Author information: 1 Epidemic Diseases Research Group, University of Oxford, Oxford, United Kingdom. Electronic address: amanda.rojek@ndm.ox.ac.uk. 2 Epidemic Diseases Research Group, University of Oxford, Oxford, United Kingdom; United Kingdom Public Health Rapid Support Team. 3 Epidemic Diseases Research Group, University of Oxford, Oxford, United Kingdom. 4 Epidemic Diseases Research Group, University of Oxford, Oxford, United Kingdom; WorldWide Antimalarial Resistance Network, Oxford, United Kingdom.

 

Abstract

BACKGROUND:

Over 28,000 patients were infected with Ebola virus disease (EVD) during the west Africa (2013-16) epidemic, yet there has been criticism of the lack of robust clinical descriptions of illness from that outbreak.

OBJECTIVES:

To perform a meta-analysis of published data from the epidemic in order to describe the clinical presentation, evolution of disease, and predictors of mortality in patients with EVD. To assess the quality and utility of published data for clinical and public health decision making.

DATA SOURCES:

Primary articles available in PubMed and published between January 2014 and May 2017.

ELIGIBILITY:

Studies that sequentially enrolled patients hospitalised for EVD and that reported acute clinical outcomes.

METHODS:

We performed meta-analyses using random-effect models and assessed heterogeneity using the I2 method. We assessed data representativeness by comparing meta-analysis estimates to World Health Organization aggregate data. We examined data utility by examining the availability and compatibility of data sets.

RESULTS:

We screened 3653 articles and included 34 articles, representing 16 independent cohorts of patients (18 overlapping cohorts) and at least 6168 patients. The pooled estimate for case fatality rate was 51% (CI 46% to 56%). However, pooling of estimates for clinical presentation, and predictors of mortality in patients with EVD was hampered by significant heterogeneity, and inadequate data on clinical progression. Our assessment of data quality found that heterogeneity was largely unexplained, and data availability and compatibility were poor.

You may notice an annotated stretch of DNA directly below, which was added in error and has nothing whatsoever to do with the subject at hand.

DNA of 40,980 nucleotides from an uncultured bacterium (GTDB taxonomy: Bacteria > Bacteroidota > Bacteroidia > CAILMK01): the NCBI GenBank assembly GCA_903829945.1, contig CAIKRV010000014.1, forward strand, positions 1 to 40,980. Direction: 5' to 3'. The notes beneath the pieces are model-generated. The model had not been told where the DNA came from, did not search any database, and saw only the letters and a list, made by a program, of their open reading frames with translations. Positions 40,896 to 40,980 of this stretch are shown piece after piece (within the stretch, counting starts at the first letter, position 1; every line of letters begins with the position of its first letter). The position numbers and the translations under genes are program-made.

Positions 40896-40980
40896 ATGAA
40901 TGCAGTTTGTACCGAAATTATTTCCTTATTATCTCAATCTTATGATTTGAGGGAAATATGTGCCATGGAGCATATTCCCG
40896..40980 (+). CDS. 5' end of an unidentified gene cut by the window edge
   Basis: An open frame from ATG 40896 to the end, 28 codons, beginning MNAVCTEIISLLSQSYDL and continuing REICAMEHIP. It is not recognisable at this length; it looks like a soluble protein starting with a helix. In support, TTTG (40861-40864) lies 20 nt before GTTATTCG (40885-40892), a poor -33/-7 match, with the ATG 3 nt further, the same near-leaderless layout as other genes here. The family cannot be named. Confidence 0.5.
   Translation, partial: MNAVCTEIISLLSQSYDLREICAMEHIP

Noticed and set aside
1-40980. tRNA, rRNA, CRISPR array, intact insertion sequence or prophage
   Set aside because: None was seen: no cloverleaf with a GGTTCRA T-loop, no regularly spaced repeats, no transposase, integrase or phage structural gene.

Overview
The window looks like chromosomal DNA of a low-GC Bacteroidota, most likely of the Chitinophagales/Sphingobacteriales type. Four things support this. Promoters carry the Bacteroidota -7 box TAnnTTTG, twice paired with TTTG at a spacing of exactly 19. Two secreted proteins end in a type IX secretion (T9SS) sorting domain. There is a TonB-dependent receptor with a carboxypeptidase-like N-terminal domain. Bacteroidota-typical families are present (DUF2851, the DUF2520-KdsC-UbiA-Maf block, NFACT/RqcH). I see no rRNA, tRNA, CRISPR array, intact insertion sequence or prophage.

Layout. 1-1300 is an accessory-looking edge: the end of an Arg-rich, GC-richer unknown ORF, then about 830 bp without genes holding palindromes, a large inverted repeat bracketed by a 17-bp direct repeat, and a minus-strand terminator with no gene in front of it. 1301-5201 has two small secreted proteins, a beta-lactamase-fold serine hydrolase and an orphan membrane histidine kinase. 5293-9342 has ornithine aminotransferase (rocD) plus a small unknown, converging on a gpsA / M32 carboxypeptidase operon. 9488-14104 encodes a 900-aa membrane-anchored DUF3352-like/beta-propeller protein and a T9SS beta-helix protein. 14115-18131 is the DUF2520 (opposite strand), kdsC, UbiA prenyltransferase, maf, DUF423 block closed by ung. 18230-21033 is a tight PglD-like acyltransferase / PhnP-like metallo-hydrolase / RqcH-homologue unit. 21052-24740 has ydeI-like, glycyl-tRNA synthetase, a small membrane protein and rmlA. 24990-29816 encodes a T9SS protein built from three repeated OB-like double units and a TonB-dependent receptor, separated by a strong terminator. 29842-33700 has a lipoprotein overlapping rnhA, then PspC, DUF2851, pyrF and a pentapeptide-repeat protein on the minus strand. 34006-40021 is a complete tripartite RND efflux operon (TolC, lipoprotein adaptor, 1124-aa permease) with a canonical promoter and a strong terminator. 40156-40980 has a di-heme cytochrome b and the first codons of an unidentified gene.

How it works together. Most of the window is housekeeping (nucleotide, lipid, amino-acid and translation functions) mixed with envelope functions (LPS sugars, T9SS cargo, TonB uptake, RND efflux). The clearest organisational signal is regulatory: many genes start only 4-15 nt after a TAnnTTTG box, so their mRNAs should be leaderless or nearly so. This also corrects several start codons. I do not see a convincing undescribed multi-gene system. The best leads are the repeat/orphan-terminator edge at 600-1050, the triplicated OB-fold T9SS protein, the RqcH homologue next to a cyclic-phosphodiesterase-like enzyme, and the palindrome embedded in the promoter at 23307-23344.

CONCLUSIONS:

We have quantified a missed opportunity to generate reliable estimates of the clinical manifestations of EVD during the west Africa epidemic. Clinical data standards and data capture platforms are urgently needed.

Copyright © 2019. Published by Elsevier Ltd.

KEYWORDS: Ebola; Ebola Virus Disease; Emerging infection; Epidemic; Outbreak; Viral Haemorrhagic Fever; Viral hemorrhagic fever

PMID: 31284032 DOI: 10.1016/j.cmi.2019.06.032

Keywords: Ebola; West Africa.

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Emergence of #human #monkeypox in west #Africa (Lancet Infect Dis., summary)

[Source: The Lancet Infectious Diseases, full page: (LINK). Summary, edited.]

Emergence of human monkeypox in west Africa

Giovanni Rezza

Published: July 05, 2019 / DOI: https://doi.org/10.1016/S1473-3099(19)30281-6

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Human monkeypox is a zoonotic disease that is endemic to central and western Africa. It is caused by an orthopoxvirus that was first identified in captive monkeys in 1958, and in a child from DR Congo in 1970. There are two variants of the virus: the Congo Basin clade and the west African clade. Unlike the variola virus, the monkeypox virus has a wide range of hosts and a reservoir in wild animals. 1

(…)

Keywords: Orthopoxvirus; Monkeypox; Human; West Africa.